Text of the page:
The highest SRR value at sites U1548C, U1551B, and U1552B, 387 nmol cm−3 d−1, was measured in a sample from 1.9 mbsf at Site U1548C (Figure 4A), which exhibits the highest geothermal gradient (958°C km−1) among the eight expedition sites. The deepest sample (59.8 mbsf) at this site was located 10 m above a sill and revealed SRR of 4.8–68 pmol cm−3 d−1 at 61°C (Figures 4A,D). All SRR measurements from Site U1548C were above the MQL.


Figure 4. (A–C) SRR for sites U1548C (green circles), U1551B (brown triangles), and U1552B (purple squares) plotted against sampled depth. (D–F) SRR for same sites plotted against incubation temperature. (G–I) Concentrations of sulfate and methane. The data were obtained from the Laboratory Information Management System (LIMS) report. Gray bar indicates Sulfate–Methane Transition Zone (SMTZ). Note the different scales on the graphs.

For sites U1551B and U1552B, SRR in near-surface samples are one to two orders of magnitude lower than that at Site U1548C, revealing maximum values of 34.2 and 46.1 nmol cm−3 d−1, respectively (Figures 4B,C). The temperature ranges of samples retrieved from these two sites are between 3.9 and 7.4°C at Site U1551B and between 4.8 and 16.2°C at Site U1552B but SRR above the MQL could only be detected in samples with temperatures of up to 6.6°C (0.2 pmol cm−3 d−1) and 9.2°C (0.1 pmol cm−3 d−1; Figures 4E,F).

Owing to technical problems with our scintillation counter, we were not able to use the blank measurements (KC, MC, DB, and CB) from the U1548C samples. In order to calculate the MQL, which is crucially important to assess the SRR data, we used blank measurements (KC, MC, DB, and CB) from the Site U1547B samples.

A list of all SRR measurements is provided in the Supplementary Table S1.


Sulfate-Reducing Activity in Deep Subsurface Sediment of Guaymas Basin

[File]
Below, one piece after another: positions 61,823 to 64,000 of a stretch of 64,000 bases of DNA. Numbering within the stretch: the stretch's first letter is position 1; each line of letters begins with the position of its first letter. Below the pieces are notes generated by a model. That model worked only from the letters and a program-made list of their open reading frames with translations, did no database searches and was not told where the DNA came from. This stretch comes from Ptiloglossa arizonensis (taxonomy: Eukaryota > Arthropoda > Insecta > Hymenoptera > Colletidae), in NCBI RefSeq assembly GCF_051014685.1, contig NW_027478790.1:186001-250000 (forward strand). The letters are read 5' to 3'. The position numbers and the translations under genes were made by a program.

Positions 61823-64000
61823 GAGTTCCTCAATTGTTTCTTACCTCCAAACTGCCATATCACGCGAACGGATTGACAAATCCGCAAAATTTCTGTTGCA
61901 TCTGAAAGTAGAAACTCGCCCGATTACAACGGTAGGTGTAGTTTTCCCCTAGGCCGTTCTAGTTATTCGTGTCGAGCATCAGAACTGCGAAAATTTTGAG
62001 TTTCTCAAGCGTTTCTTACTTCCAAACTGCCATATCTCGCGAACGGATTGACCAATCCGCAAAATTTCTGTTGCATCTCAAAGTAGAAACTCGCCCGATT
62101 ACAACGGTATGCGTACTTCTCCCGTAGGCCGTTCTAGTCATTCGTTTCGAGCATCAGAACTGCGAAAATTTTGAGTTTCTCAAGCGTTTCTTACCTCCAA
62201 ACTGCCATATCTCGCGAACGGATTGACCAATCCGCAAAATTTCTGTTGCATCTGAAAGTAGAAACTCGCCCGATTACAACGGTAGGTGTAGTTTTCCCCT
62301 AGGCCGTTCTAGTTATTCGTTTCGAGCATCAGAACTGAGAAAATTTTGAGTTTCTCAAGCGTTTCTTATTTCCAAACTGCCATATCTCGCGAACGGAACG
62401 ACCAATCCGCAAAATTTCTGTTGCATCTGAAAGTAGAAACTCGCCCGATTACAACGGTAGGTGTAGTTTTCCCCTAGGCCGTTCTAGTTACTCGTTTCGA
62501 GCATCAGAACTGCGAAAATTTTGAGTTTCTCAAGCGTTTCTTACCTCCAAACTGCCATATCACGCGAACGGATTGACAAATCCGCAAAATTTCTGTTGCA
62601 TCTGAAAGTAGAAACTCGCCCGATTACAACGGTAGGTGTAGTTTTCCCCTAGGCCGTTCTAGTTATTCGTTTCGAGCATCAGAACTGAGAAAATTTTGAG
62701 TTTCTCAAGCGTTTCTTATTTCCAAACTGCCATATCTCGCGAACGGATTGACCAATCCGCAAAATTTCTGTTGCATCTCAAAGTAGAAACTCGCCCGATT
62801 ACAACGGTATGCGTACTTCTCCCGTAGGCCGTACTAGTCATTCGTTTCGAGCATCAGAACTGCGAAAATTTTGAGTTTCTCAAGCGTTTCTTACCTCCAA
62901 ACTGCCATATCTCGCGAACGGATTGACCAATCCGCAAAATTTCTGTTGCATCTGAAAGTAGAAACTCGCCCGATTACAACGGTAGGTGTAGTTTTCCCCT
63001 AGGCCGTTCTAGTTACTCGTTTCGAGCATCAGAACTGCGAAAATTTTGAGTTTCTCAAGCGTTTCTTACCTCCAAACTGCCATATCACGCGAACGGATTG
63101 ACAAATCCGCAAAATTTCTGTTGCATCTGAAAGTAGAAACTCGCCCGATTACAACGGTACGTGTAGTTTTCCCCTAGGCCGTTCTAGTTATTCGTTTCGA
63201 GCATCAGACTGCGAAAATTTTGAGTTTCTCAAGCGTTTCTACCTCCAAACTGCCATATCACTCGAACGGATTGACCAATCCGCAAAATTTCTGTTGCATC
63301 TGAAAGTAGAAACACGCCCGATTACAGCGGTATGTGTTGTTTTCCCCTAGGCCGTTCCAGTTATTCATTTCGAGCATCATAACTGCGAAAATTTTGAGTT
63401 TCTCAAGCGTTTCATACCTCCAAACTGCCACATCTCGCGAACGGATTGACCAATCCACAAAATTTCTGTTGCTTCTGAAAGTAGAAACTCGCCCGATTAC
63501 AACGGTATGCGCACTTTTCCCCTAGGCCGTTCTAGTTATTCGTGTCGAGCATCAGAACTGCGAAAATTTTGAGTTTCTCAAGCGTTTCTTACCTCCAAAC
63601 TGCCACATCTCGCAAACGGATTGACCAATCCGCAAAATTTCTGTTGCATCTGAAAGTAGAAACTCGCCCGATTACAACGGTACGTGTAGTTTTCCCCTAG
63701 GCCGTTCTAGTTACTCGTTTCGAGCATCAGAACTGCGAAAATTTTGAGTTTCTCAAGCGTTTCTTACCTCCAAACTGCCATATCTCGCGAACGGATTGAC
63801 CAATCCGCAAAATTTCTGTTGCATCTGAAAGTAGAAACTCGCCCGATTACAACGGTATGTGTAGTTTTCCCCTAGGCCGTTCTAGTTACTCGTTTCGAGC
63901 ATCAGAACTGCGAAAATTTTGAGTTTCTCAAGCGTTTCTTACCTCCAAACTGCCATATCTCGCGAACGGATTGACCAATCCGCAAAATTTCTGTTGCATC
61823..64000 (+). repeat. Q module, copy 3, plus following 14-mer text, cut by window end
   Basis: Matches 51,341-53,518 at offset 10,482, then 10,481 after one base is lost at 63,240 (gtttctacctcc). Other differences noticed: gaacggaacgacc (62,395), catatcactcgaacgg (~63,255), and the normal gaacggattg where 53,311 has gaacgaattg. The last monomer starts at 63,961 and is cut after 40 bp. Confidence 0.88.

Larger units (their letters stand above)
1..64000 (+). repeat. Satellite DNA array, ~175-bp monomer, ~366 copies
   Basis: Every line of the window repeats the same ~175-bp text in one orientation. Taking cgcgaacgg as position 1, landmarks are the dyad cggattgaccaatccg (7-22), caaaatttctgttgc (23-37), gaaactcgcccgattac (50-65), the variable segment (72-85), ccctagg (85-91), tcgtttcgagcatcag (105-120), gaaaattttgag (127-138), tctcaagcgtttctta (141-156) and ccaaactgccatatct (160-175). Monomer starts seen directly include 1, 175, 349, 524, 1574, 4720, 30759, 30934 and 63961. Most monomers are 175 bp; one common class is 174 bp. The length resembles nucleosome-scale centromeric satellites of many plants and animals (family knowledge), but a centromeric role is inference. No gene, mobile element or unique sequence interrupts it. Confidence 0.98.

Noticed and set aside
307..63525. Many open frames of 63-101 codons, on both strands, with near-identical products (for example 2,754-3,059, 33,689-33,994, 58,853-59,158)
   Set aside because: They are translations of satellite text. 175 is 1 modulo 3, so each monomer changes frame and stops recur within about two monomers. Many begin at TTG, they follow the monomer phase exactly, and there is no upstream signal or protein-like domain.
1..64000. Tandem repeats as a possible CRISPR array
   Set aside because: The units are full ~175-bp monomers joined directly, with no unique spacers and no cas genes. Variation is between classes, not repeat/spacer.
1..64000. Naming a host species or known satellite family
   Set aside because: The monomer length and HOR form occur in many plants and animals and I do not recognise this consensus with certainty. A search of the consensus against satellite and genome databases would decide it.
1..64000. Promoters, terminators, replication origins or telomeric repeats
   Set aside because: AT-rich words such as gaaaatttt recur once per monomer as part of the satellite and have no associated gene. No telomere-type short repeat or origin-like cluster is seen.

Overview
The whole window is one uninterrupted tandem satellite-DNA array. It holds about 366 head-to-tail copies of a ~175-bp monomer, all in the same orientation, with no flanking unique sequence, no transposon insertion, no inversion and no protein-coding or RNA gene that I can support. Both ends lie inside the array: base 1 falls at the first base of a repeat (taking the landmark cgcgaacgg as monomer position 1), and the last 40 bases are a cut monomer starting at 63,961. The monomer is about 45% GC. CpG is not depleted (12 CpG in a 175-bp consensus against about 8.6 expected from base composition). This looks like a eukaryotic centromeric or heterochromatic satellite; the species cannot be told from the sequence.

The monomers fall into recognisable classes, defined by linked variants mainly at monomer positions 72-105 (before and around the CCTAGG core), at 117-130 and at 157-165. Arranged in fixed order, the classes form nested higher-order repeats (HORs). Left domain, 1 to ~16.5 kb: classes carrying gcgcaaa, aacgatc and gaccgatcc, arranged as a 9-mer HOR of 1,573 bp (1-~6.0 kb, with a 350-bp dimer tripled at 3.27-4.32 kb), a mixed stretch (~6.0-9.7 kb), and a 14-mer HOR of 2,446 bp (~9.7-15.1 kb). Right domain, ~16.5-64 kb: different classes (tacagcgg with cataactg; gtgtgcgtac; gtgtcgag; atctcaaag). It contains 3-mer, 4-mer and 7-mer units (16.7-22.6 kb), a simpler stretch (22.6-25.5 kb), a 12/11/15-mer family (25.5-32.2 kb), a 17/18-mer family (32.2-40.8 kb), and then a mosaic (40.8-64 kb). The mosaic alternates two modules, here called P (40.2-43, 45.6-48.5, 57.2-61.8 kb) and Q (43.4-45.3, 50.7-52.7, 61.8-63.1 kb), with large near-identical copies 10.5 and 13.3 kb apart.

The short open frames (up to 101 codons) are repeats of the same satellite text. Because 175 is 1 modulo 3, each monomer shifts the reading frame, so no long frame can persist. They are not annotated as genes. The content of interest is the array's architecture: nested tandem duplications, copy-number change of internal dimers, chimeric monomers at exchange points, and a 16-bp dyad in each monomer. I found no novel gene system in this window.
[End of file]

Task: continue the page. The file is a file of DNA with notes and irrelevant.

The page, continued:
We quantified SRR in subsurface sediments from several sites at Guaymas Basin, covering a wide range of geothermal gradients and depositional settings. One aspect of the IODP Exp. 385 was investigating the microbial community in this unique subseafloor environment. Ocean Drilling Program (ODP) Leg 201 was the first ocean drilling project dedicated to the study of subseafloor life. Several sites in the eastern Pacific Ocean and Peru margin were drilled to gain knowledge about the environmental conditions in deep marine subsurface sediments (D'Hondt et al., 2004; Jørgensen et al., 2006). Compared to ODP Leg 201 Site 1226 in the tropical Pacific Ocean (Parkes et al., 2005), SRR are generally higher in Guaymas Basin, particularly, near the seafloor. At depths of tens and hundreds meters below seafloor, SRR are in about the same range (Figure 5). Various reasons contribute to higher turnover rates in Guaymas Basin: firstly, Guaymas Basin sediment is characterized by a generally higher content of organic matter than sediments from open ocean sites (near seafloor samples at sites U1545C and U1546D have >3.5 wt% TOC, whereas at Site 1226 TOC concentrations are <1%). Secondly, the steep geothermal gradients lead to increased availability of organic substrates generated through thermal cracking of otherwise unavailable macromolecular organic matter (Horsfield et al., 2006) at comparatively shallow depths. A third potential factor appears to be local heating around sills to further elevate microbial activity, at least temporarily.